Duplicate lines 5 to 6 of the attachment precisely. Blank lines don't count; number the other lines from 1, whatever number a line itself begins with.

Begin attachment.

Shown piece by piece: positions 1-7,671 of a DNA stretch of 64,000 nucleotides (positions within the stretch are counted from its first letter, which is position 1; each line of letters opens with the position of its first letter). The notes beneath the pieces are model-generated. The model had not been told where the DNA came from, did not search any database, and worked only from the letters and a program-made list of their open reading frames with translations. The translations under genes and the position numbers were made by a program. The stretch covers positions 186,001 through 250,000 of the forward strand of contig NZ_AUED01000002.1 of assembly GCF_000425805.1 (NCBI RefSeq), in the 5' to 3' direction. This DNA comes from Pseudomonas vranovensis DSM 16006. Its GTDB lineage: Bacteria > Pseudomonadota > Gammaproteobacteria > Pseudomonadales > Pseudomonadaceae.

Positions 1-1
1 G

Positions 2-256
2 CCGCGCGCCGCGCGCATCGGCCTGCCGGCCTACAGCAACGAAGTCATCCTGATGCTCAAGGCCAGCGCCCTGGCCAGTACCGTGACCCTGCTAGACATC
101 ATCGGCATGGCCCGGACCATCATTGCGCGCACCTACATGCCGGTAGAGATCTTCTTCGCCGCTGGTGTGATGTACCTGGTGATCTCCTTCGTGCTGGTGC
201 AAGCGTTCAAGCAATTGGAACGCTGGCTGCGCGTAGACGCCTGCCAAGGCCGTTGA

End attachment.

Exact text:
2 CCGCGCGCCGCGCGCATCGGCCTGCCGGCCTACAGCAACGAAGTCATCCTGATGCTCAAGGCCAGCGCCCTGGCCAGTACCGTGACCCTGCTAGACATC
101 ATCGGCATGGCCCGGACCATCATTGCGCGCACCTACATGCCGGTAGAGATCTTCTTCGCCGCTGGTGTGATGTACCTGGTGATCTCCTTCGTGCTGGTGC